Illuminated Hours leaf, c. 1475. Excellent condition.

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Quality calligraphy, illuminations and vellum. 


Recto:  Text in Latin written in an assured Gothic bookhand on vellum in brown ink.   Ruled in red and rubrics in red.   One two-line illuminated initial ‘S’ in raised and burnished gold on a ground of blue and pink outlined in black and with white penwork.  Four one-line illuminated initials and four line fillers.


Verso:  As Recto, with five one-line illuminated initials and three line fillers.


Origin:  Northern France, probably Paris.


Date:   c.1475


Content:  The text is from the Office for the Dead section of the Book of Hours.  The text on Recto, beginning with the one-line illuminated initial ’C’ reads: : Confitebor tibi in cithara Deus Deus meus quare tristis es anima mea, et quare conturbas me? Spera in Deo, quoniam adhuc confitebor illi: salutare vultus mei, et Deus meus.  (To thee, O God my God I will give praise upon the harp, why art thou heavy O my soul, and why dost thou trouble me?  Hope in God, because yet will I confess to him: the salvation of my countenance, and my God.)

The two-line initial ’S’ then begins Psalm 128 (KJV 129): Sepe expugnaverunt me a iuventute mea: dicat nunc Israel. Sepe expugnaverunt me a iuventute mea: etenim non potuerunt michi. (Often have they impugned me from my youth: let Israel now say.  Often have they impugned me from my youth: yet they could not prevailed over  me.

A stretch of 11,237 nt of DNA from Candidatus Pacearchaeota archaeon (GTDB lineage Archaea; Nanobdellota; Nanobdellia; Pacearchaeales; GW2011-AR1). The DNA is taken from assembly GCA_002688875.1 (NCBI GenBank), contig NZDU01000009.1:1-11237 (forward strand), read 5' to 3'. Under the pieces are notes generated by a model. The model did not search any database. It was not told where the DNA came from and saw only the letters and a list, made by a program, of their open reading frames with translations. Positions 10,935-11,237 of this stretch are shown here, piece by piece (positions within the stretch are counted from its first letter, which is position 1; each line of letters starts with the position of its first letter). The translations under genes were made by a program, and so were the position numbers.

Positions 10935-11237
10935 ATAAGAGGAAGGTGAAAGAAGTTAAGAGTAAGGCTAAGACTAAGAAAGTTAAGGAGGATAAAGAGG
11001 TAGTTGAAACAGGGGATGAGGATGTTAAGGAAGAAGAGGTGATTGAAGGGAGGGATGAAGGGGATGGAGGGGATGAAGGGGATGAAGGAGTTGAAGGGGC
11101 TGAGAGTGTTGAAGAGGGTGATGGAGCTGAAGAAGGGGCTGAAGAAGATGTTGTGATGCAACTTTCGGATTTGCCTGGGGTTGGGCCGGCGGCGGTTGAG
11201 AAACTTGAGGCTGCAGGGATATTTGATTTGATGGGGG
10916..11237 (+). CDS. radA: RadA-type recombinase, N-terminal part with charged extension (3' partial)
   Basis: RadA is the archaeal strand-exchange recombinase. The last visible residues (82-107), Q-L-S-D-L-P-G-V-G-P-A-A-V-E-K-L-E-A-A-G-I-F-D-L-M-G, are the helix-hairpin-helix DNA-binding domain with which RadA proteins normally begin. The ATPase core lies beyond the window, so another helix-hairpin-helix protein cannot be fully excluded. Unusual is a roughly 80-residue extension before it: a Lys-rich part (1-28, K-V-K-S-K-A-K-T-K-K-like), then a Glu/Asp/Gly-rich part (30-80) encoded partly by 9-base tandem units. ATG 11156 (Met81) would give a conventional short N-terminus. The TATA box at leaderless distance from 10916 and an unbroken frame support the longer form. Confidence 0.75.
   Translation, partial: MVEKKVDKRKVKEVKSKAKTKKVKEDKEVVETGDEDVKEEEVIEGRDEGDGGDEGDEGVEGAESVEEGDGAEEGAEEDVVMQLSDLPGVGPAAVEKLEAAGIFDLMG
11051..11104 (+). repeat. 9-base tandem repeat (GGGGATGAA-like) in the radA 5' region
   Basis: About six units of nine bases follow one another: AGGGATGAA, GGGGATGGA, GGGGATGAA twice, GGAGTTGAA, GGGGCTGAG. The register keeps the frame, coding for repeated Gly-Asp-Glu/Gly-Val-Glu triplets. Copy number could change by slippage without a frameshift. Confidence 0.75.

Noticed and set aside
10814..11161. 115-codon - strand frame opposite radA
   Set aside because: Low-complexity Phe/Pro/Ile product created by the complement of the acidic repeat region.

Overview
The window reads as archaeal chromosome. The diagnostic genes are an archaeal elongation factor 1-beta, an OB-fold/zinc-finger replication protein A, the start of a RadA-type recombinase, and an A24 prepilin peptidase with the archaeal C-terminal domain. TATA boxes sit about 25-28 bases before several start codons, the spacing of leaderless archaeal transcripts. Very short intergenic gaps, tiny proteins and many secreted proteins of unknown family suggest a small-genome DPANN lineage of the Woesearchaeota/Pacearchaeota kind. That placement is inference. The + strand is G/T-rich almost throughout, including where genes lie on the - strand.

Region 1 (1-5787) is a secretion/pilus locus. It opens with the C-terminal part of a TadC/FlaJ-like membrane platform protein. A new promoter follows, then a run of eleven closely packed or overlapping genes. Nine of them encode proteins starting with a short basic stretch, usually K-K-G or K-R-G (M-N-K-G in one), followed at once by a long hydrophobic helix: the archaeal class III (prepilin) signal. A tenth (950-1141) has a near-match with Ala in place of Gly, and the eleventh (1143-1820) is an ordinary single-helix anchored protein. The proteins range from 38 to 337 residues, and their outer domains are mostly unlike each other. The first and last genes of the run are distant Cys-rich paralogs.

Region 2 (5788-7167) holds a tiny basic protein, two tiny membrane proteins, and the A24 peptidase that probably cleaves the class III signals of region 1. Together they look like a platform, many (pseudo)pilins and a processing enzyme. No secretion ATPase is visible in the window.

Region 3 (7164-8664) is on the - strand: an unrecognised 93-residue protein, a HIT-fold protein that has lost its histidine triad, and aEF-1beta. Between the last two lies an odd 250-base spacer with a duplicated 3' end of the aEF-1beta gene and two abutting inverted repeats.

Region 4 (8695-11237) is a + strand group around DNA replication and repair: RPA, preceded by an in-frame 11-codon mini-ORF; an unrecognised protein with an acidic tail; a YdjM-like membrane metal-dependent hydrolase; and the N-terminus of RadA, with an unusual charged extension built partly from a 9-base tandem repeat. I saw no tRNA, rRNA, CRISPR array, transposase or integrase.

Condition:  The leaf is in excellent condition on high quality vellum and with bright illuminations. It is unconditionally guaranteed genuine.


Notes: The Office of the Dead (its old name was Office for the Dead) was in the back of every Book of Hours the way death itself was always at the back of the medieval mind.   It was the cause of considerable anguish for medieval men and women to think of the potentially long periods of time their relatives would spend in the painful fires of purgatory. Along with the funding of funerary Masses, praying the Office was considered the most efficacious means of reducing this fiery price of obtaining paradise. These aids were essential, because only the living could help the dead. The  Office of the Dead includes a moving series of readings from the Old Testament Book of Job. The trials endured by Job become an allegory for one's time on earth, or one’s relatives in purgatory.


Size:  Size of leaf: approx. 205x150 mm. Text and illuminated area : approx.  110x75 mm.  Presented in a museum quality mat, ready for framing.  Please note that postage is invoiced separately.  Australia $22.50. Overseas, ask for quote.


Stock No:  MBH123

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